"I really struggled," Edwards said. "... After about a month and a half, my team leader and God both really challenged my heart to love ."
A broken people
Underneath Edwards' cheerful manner, a serious passion for seeing North African and Middle Eastern people come to Christ is ever-present. Her passion, though, does not come from herself -- it comes from obedience to the Lord.
"It's a supernatural love for sure," Edwards said, since the people to whom she ministers are not accustomed to being loved by Westerners and are perpetually "on the defensive." But their tough exterior is riddled with cracks.
"They are very prideful and they are very good at putting up a good , but the bottom line is they are just a broken people," Edwards noted. They are not used to hearing about a heavenly Father who cares for them.
In one Bible study, Edwards was teaching two Muslims from the Book of John about the Word becoming flesh. The two young women were confused -- why would God care enough to put on flesh and come to earth? God doesn't care about us, they said. He doesn't see us. Nobody does.
Edwards then asked, "Was it possible for someone to love you and to put on long-sleeved shirts and skirts , to pull her hair back and cover her head with a scarf, to leave her family behind, to forsake a career, to forsake a possible marriage and children, and to leave the things she knows in her culture and the home that she thought she would live in for the rest of her life, and come to you and tell you she loves you?"
It was as if a light bulb turned on -- the girls understood.
"If a human loves you enough to come to you to tell you this, then surely God loves you enough to send me, and God loved you enough to come," Edwards said. "That's my heart for -- God loved them enough to come for them, I can ... love them enough to be with them."
As political shifts occur in many governments across North Africa and the Middle East, Edwards has noticed a shift of attitudes in the country -- people who were once closed to hearing anything about Christ are now willing to listen.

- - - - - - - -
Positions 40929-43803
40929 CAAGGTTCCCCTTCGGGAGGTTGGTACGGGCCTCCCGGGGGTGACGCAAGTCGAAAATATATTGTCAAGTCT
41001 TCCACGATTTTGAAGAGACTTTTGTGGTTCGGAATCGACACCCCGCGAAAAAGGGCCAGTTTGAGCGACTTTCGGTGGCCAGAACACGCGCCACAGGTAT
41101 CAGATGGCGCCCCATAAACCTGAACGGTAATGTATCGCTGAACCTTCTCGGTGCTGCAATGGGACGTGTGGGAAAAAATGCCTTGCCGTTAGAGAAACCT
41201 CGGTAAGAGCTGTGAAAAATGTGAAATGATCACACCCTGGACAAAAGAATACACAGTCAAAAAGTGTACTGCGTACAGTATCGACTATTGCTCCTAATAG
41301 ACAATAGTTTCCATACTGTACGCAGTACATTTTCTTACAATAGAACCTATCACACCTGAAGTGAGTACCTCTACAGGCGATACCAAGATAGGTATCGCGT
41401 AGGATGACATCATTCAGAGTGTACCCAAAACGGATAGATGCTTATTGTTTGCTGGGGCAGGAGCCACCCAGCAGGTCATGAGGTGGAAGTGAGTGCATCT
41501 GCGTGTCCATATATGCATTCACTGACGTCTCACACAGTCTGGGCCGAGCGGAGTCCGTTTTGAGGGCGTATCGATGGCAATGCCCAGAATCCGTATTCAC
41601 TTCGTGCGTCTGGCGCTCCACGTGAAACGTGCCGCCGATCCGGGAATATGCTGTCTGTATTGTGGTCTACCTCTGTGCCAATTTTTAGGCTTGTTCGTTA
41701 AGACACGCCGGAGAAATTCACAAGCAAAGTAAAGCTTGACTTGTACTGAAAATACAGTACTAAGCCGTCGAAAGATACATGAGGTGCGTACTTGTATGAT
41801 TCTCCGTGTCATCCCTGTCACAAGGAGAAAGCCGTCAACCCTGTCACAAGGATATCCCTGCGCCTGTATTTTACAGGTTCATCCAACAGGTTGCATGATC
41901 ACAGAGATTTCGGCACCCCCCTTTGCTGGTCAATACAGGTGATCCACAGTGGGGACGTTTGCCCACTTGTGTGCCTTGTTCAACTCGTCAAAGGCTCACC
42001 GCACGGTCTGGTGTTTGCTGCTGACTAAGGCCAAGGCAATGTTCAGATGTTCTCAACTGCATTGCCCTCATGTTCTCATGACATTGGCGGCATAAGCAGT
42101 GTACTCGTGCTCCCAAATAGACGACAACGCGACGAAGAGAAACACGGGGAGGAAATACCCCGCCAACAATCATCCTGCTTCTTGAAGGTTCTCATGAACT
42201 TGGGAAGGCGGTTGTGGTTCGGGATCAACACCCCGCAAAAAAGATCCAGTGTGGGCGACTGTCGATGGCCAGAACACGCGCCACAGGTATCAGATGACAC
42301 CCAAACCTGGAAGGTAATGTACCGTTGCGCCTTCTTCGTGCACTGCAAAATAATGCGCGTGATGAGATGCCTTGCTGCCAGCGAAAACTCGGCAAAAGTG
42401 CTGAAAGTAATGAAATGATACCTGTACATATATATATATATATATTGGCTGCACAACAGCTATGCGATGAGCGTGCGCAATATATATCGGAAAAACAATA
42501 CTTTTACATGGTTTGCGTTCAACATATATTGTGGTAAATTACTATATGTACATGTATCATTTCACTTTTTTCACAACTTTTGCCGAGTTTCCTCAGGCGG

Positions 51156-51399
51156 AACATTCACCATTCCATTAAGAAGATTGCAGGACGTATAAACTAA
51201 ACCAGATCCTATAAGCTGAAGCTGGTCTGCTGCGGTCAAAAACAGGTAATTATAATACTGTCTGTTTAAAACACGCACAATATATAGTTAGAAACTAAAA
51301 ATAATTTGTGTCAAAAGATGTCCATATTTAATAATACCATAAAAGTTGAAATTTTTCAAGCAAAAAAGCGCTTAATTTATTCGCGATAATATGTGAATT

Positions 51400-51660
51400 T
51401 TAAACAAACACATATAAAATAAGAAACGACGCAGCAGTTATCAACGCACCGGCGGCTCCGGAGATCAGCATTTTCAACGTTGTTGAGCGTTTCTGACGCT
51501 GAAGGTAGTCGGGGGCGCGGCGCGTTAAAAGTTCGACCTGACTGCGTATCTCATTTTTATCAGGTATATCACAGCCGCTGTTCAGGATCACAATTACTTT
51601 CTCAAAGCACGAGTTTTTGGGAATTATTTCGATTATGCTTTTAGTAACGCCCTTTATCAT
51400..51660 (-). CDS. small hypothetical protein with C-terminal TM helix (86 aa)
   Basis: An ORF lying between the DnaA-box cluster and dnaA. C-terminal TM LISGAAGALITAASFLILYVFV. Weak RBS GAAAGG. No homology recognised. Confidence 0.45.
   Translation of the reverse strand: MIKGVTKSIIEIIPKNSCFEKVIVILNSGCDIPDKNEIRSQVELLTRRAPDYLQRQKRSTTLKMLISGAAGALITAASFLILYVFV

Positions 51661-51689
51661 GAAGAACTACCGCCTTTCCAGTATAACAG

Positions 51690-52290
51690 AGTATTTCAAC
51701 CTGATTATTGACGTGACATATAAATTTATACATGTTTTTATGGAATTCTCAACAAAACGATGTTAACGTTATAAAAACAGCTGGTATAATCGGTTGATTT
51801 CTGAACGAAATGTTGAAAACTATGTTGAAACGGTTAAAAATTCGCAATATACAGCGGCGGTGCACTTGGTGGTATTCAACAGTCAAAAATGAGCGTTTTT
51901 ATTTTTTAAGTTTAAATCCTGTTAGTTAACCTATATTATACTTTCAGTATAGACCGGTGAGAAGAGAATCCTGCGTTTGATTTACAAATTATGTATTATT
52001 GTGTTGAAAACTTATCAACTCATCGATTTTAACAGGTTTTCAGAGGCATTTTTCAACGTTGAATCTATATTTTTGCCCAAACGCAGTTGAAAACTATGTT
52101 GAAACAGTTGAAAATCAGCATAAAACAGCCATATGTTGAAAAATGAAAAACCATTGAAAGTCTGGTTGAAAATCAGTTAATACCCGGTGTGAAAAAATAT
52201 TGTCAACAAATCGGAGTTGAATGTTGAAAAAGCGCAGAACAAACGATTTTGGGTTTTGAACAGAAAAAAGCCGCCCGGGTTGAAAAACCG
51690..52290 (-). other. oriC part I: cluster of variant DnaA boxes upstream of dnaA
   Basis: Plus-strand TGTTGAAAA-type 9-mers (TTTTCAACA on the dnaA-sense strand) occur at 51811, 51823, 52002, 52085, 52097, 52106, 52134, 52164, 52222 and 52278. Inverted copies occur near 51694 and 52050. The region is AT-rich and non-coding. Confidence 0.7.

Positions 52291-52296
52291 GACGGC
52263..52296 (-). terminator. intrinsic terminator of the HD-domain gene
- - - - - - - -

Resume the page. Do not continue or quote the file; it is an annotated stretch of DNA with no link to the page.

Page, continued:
"The window is open right now for abundant Gospel sowing," she said.
She also is excited to see how God is moving in mighty ways. Some government security workers have accepted Bibles. A young woman who cried in joy to receive a Bible continues to study it, though her sisters threaten to expose her. Girls who hated men because of past abuse are learning about forgiveness and that the Lord is a loving Father.
"You just never know where God is working, and that's how we're doing that broad seed-sowing now, we just shoot it out to huge groups," Edwards said. "... Because we are doing so much sowing, we are seeing return.
"It's almost like a physical transformation happens. You can see the burden lifting, the hatred -- it takes a while, but yeah, it's a good thing."
*Name changed. Laura Fielding writes for the International Mission Board. To learn how you can get involved in overseas missions, visit going.imb.org. Southern Baptists' gifts to the Lottie Moon Christmas Offering for International Missions and through the Cooperative Program help Southern Baptist missionaries around the world share the Gospel. Gifts for the offering are received at Southern Baptist churches across the country or can be made online at www.imb.org/offering where there are resources for church leaders to promote the offering. Download related videos at www.imb.org/lmcovideo.
Copyright (c) 2012 Southern Baptist Convention, Baptist Press www.BPNews.net